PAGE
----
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As colleges and universities around the country begin to offer more in-person classes, students are facing the prospect of returning to classrooms. This news may receive mixed emotions, as some have grown accustomed to virtual learning, some are severely concerned about the new Delta variant of the COVID-19 virus while others may be relieved to join their classmates again. Either way, this is sure to be a transition for everyone.

One thing that is sure to be an adjustment is the pace of in-person lessons. Students may find it difficult to return to live classes that are not recorded and cannot be replayed. Therefore, they are urged to arrive prepared, ready to listen.

In addition to the faster pace, there is also the commute. Remember those? Students will need to prepare for morning classes by setting new, earlier times on their alarms. To help with morning madness, students can prepare the night before class. This will include making lunch for the next day, packing their books, notes and agendas, and readying any other materials needed for the next day. Lastly, consider daily traffic. Some workplaces are also opening back up, contributing to morning rush hour delays. Be sure to take all of these factors into account when preparing for live classes.

Despite the many changes that are sure to come your way, remember to have patience with yourself. This transition, like so many, will take time to adjust to this upcoming year. Remember that it took some time to adjust to virtual learning, social distancing and mask mandates. Now, you will need to ease yourself back into the old way of doing things – in-person. Be sure to give yourself the opportunity to relearn your schedule and how you best learn. You are sure to succeed in class with these tips and tricks. 


-Dina Barabash, NASBA Content Development & Web Specialist


The CPT is Going Back to School

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Ethics Matters

August 2021

As students prepare to head back to campuses across the United States and travel restrictions are being lifted, the NASBA Center for the Public Trust (CPT) is gearing up to support 49 StudentCPT chapters and their efforts on campus. The CPT is anticipating increased engagement with in-person activities, including speakers campus recruiting fairs, and community service projects.

The CPT is committed to meeting the needs of student leaders by providing training, chapter resources and promotional materials, such as t-shirts, pens and branded tablecloths, to help chapter leaders promote ethical leadership across campus. Pizza and Chick-fil-A are also “big hits” when served at chapter meetings!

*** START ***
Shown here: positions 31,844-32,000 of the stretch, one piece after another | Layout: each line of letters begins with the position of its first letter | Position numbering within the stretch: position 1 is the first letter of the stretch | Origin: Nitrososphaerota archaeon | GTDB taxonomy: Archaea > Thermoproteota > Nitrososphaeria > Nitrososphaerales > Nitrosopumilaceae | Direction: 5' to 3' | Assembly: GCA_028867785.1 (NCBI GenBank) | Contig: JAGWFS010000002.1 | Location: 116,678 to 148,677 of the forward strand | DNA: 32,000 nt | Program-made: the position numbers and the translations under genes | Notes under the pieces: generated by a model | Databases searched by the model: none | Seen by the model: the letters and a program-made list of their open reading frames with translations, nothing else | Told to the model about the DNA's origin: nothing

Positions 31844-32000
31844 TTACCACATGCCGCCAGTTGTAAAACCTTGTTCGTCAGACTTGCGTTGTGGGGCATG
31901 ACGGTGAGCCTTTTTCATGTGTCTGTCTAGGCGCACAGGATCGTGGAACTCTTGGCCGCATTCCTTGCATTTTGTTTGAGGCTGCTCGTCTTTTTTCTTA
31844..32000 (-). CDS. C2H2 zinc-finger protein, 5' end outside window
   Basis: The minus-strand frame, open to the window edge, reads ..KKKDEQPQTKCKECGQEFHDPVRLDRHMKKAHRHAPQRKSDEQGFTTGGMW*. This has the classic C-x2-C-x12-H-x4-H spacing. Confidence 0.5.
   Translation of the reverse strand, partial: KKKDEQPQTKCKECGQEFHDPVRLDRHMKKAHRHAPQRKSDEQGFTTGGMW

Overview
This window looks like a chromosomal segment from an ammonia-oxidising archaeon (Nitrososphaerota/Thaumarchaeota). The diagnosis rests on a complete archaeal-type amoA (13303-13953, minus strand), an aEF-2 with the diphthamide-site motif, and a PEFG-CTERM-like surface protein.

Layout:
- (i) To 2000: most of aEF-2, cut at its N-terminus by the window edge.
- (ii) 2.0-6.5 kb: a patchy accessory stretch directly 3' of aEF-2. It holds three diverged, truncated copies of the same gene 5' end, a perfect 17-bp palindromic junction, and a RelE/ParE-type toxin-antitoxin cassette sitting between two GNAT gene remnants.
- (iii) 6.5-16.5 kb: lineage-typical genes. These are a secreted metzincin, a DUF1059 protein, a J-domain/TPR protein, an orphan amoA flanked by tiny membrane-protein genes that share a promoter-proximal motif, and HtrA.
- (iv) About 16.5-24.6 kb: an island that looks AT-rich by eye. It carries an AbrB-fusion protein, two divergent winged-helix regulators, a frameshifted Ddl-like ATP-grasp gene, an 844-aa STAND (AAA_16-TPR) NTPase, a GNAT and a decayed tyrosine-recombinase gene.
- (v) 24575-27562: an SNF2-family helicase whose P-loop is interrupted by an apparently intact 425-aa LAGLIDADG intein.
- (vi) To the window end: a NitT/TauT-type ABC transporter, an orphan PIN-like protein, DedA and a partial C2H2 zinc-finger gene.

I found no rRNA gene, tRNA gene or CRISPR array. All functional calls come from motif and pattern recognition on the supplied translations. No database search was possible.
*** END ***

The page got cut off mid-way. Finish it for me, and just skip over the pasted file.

Your support provides the resources to give students a lasting memory and experience by participating in the StudentCPT. A gift of $100 provides 10 t-shirts or 10 pizzas, and a lifetime experience that the CPT believes translates into future ethical leaders.

Consider making your gift today by visiting the website at

Checks can also be mailed to:

Center for the Public Trust
P.O. Box 306262
Nashville, TN 37230-6272

Again, thank you for your support of the CPT and ethical leadership development!

Student News: UW’s SparkTank Ignites Hope in Laramie

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Ethics Matters

August 2021

Each year, the University of Wyoming’s StudentCPT chapter hosts SparkTank, an annual community service event aimed to provide a spark to help nonprofits in Laramie, WY, fulfill their mission and “spark” a sense of community service within the next generation of leaders.

“This past fall semester, UW Ethics Club members were asked to nominate local nonprofits that are making a difference in the Laramie, WY community. Next, we reached out to all 20 nonprofits and asked them to submit a short two-minute video including their mission, a tour of their physical location, if applicable, and why they want to be a part of SparkTank 2021.” explained Chapter President, Troy Cassity.

During the virtual SparkTank event, each organization shared a presentation introducing their nonprofit and how the gifts would be used. StudentCPT members and Sales Seminar class participants secured $57,500 that was distributed among four selected nonprofits. One organization in particular caught the chapter’s attention – the Laramie Foster Closet.